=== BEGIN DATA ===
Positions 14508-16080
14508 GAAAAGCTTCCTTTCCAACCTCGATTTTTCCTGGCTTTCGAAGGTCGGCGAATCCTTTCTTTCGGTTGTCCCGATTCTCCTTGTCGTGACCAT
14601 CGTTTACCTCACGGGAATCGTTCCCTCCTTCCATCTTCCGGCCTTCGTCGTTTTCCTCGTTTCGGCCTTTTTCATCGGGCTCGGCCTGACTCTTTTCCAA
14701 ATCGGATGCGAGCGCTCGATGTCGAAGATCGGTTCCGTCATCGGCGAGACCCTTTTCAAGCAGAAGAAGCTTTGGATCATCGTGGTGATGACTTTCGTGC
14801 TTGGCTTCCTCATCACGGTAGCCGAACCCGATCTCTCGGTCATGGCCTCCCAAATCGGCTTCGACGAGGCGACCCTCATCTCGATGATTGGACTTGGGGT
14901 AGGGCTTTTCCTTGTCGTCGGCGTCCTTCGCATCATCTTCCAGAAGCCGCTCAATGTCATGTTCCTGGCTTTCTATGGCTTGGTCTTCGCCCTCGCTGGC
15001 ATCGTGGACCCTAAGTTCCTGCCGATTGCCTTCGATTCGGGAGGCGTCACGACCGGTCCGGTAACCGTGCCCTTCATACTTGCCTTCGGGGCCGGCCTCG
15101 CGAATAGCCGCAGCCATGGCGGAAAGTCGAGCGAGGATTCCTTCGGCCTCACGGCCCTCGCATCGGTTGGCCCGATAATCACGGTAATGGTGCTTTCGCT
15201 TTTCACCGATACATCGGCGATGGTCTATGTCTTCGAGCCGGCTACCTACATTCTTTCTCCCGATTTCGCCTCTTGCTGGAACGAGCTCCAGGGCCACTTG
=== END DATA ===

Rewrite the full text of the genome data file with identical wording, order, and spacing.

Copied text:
Positions 14508-16080
14508 GAAAAGCTTCCTTTCCAACCTCGATTTTTCCTGGCTTTCGAAGGTCGGCGAATCCTTTCTTTCGGTTGTCCCGATTCTCCTTGTCGTGACCAT
14601 CGTTTACCTCACGGGAATCGTTCCCTCCTTCCATCTTCCGGCCTTCGTCGTTTTCCTCGTTTCGGCCTTTTTCATCGGGCTCGGCCTGACTCTTTTCCAA
14701 ATCGGATGCGAGCGCTCGATGTCGAAGATCGGTTCCGTCATCGGCGAGACCCTTTTCAAGCAGAAGAAGCTTTGGATCATCGTGGTGATGACTTTCGTGC
14801 TTGGCTTCCTCATCACGGTAGCCGAACCCGATCTCTCGGTCATGGCCTCCCAAATCGGCTTCGACGAGGCGACCCTCATCTCGATGATTGGACTTGGGGT
14901 AGGGCTTTTCCTTGTCGTCGGCGTCCTTCGCATCATCTTCCAGAAGCCGCTCAATGTCATGTTCCTGGCTTTCTATGGCTTGGTCTTCGCCCTCGCTGGC
15001 ATCGTGGACCCTAAGTTCCTGCCGATTGCCTTCGATTCGGGAGGCGTCACGACCGGTCCGGTAACCGTGCCCTTCATACTTGCCTTCGGGGCCGGCCTCG
15101 CGAATAGCCGCAGCCATGGCGGAAAGTCGAGCGAGGATTCCTTCGGCCTCACGGCCCTCGCATCGGTTGGCCCGATAATCACGGTAATGGTGCTTTCGCT
15201 TTTCACCGATACATCGGCGATGGTCTATGTCTTCGAGCCGGCTACCTACATTCTTTCTCCCGATTTCGCCTCTTGCTGGAACGAGCTCCAGGGCCACTTG